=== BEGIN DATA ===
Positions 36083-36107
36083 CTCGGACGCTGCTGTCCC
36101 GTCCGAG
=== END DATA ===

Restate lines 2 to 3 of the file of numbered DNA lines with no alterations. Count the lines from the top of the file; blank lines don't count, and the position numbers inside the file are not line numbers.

36083 CTCGGACGCTGCTGTCCC
36101 GTCCGAG